U.S. Urges New Sanctions as Iran Stands Firm on Nuclear Policy

By Karen DeYoung
Washington Post Staff Writer
Friday, May 25, 2007

President Bush said yesterday that the administration will press the United Nations to adopt new, expanded sanctions against Iran, as Iranian President Mahmoud Ahmadinejad said Tehran would "never retreat even one step" from its nuclear enrichment program.

The separate comments followed an International Atomic Energy Agency assessment that Iran has accelerated its enrichment program in defiance of two U.N. Security Council resolutions demanding its suspension. The IAEA report, delivered to the U.N. Security Council on Wednesday, said Tehran's refusal to provide verification information had lessened the agency's ability to monitor Iranian nuclear capabilities.

Ahmadinejad ruled out even a temporary suspension. Iran's technological capabilities were reaching a "peak," he said, and "it will never retreat even one step from this path." Iran has denied charges that its enrichment program is intended to provide material for a nuclear weapon, saying that it is interested only in energy uses and that it has a sovereign right to proceed.

In a news conference, Bush said he would discuss additional sanctions with Russian President Vladimir Putin and Chinese President Hu Jintao. "The first thing these leaders have got to understand is that an Iran with a nuclear weapon would be incredibly destabilizing for the world," Bush said.

Security Council members Russia and China reluctantly agreed with the earlier sanctions resolutions in December and March. Asked yesterday whether he favored tougher measures, Putin said, "We shall work in cooperation with our partners, as we have always done in the past, not to prevent Iran from developing modern technology but to prevent it from creating a nuclear weapon," according to a Reuters report. A Chinese government spokesman in Beijing called for strengthened diplomacy.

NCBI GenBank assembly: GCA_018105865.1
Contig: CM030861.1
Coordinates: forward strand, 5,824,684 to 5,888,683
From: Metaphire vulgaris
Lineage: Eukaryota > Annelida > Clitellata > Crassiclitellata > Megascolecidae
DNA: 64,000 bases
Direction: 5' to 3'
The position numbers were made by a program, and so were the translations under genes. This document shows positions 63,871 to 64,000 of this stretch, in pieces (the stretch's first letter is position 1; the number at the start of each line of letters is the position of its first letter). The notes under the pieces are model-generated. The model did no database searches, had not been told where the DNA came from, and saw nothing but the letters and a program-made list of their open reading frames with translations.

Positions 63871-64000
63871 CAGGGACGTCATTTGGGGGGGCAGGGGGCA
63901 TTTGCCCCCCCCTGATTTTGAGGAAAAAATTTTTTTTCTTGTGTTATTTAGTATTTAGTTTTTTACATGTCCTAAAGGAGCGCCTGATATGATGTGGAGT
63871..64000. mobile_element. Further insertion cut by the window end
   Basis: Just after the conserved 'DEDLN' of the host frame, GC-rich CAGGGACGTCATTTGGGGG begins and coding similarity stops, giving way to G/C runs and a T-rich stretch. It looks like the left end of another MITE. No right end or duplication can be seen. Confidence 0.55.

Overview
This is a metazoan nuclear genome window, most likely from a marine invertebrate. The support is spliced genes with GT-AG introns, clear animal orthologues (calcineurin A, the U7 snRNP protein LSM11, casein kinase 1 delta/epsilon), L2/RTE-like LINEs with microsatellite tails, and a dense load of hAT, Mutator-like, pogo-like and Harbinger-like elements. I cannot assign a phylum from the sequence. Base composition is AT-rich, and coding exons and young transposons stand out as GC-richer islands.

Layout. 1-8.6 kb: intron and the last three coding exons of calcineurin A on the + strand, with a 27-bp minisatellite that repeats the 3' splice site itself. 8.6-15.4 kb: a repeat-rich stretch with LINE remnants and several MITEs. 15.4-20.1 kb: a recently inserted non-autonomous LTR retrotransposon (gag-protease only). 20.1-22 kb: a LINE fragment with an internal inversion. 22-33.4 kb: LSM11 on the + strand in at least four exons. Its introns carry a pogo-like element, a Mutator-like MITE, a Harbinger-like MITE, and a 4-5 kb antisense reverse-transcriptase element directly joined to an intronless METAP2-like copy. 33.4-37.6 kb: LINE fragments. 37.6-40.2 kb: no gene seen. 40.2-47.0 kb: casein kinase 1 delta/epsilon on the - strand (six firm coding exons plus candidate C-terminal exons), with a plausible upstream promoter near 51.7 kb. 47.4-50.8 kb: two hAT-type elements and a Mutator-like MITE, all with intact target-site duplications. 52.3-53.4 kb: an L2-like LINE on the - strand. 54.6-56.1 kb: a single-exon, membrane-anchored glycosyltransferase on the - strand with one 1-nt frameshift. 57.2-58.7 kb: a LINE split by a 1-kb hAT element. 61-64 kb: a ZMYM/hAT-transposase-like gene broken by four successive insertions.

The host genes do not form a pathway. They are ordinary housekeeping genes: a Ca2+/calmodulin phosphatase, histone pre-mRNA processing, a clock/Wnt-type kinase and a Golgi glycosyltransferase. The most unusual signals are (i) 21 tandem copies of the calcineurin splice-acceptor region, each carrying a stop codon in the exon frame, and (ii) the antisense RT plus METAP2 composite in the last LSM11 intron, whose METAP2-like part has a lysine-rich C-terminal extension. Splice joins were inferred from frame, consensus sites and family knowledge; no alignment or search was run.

French Foreign Minister Bernard Kouchner called yesterday for swift adoption of new sanctions. Referring to the spinning mechanism that produces enriched uranium, Kouchner said Iran now had more than 2,000 centrifuges in operation at its underground facility near the town of Natanz. The IAEA report put the mid-May total at 1,312.

On a separate track, the United States, Britain, France and Germany have offered expanded economic and diplomatic ties with Tehran in exchange for suspension. European Union foreign policy chief Javier Solana will meet next week with Ari Larijani, Iran's top nuclear negotiator, but there is little expectation of a breakthrough.

IAEA Director General Mohamed ElBaradei, who has angered Western governments by advocating negotiations with Iran without prior suspension of enrichment, reiterated his views at a news conference in London yesterday, saying that the United States and Iran risked "a major confrontation."

Bush, in his news conference, also criticized Iran for actions against U.S.-Iranian nationals who have been incarcerated, detained or put under house arrest there in recent weeks. "We've made very clear to the Iranian government that the detention of good, decent American souls who are there to be beneficial citizens is not acceptable behavior," Bush said.

Human Rights Watch yesterday reported the disappearance of a fifth U.S.-Iranian national believed to have been detained during a visit to Iran. Ali Shakeri, a businessman from Irvine, Calif., who has lived in the United States since the 1970s, was due to return to the United States from Tehran in early May after a visit to his ailing mother. But he has not been heard from since he left for the airport, according to HRW and two Iranian friends who expected him in London en route home.

"We have every confidence that Shakeri is in detention" in Iran, said Hadi Ghaemi, Iran analyst for Human Rights Watch.

Staff writer Robin Wright contributed to this report.


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